In the last 10 years, the number of people with diabetes has more than doubled. It is estimated that, in 2016, the number in the UK was 4.5 million. Of those, 10% have type 1 diabetes which is not preventable. However, 90% have type 2 diabetes which, in most cases, is. According to Diabetes UK the disease is “the fastest growing health threat of our times and an urgent public health issue”.
But here is some good news: a vegan diet can reverse type 2 diabetes. This is not one of those Daily Mail “mouthwash gives you cancer” type claims. There is a growing body of serious, peer reviewed clinical evidence that a plant-based diet not only protects against type 2 diabetes but can reverse it. One key study examined different eating patterns among 61,000 individuals. It found that the incidence of type 2 diabetes was directly linked to the amount of animal products eaten with vegans suffering the lowest levels.
One reason is because vegans are better able to control their weight. Excess body fat is the number one risk factor of type 2 diabetes: around 90% of those who develop the disease are overweight.
Another reason is that the saturated fats found in animal products contribute to insulin resistance – the cause of type 2 diabetes. Monosaturated fats, which are found in foods such as nuts and avocados, may actually protect against the detrimental effects of saturated fats. As a result, people eating plant-based diets appear to have better insulin sensitivity, better blood sugar levels and better levels of insulin.
What is the government doing?
It costs the NHS £8.8 billion to treat type 2 diabetes each year – that’s a lot of money for an NHS in crisis. So why is the government not encouraging people to adopt a plant-based or largely plant-based diet? Possibly because of the inevitable outcry from the meat and dairy industries who, incidentally, spend massive sums promoting their products as wholesome and healthy? Whatever the reason, it seems that the government is not going to help.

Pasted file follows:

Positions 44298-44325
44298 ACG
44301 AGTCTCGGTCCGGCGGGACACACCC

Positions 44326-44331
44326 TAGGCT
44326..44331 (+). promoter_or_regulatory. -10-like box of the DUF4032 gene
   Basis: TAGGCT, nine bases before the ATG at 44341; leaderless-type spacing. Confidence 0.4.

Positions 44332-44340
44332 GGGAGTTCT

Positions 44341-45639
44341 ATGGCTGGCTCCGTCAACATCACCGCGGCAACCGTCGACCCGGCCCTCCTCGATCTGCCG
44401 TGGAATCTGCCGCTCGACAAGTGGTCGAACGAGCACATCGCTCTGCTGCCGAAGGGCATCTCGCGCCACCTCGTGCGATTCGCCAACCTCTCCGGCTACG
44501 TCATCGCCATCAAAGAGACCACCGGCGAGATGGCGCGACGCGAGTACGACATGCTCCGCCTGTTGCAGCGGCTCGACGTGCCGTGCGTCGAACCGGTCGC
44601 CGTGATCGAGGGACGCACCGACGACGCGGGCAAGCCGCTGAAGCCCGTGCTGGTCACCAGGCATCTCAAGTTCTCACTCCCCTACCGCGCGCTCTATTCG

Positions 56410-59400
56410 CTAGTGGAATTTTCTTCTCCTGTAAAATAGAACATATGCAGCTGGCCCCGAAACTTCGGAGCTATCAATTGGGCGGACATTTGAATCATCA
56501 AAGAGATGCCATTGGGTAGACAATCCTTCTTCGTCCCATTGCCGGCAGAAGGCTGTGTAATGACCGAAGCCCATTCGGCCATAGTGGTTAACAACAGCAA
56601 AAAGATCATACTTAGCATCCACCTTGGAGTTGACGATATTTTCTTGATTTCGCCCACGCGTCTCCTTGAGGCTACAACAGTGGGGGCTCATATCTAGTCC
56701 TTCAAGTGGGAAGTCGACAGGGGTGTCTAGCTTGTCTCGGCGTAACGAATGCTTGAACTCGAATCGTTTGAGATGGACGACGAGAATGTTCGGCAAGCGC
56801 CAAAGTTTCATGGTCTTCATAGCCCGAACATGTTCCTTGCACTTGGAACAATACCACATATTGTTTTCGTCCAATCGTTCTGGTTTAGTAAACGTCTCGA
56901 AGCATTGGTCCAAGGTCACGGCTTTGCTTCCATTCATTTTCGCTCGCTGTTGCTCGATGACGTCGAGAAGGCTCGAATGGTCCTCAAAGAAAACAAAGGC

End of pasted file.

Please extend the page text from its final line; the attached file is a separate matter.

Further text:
What is the medical profession doing?
The truth is that doctors’ training focusses on treatment of symptoms, rather than prevention – they simply don’t have the knowledge to advise us on nutrition. In 2016 a group of prominent physicians wrote to the Medical Schools Council and the General Medical Council warning of the dangers of this and calling for better training of medical students in nutrition and exercise.
If the medical schools step up and introduce better nutrition training then perhaps we’ll see a change. But that’s going to take time to filter through so we can’t expect to see any dramatic change in the state of the nation’s health for a few years.
It’s up to us then
We need to take responsibility for our health and well-being and to encourage our families and friends to do the same. A report from the OECD in the last few days reveals Britain’s population to be the most obese in Western Europe – another pressing reason to promote a plant-based diet.
It’s a bit doom and gloom but we can do something about it. And, if we do, we’ll not only be healthier, we’ll look a bit trimmer too!
A few thoughts for World Diabetes Day.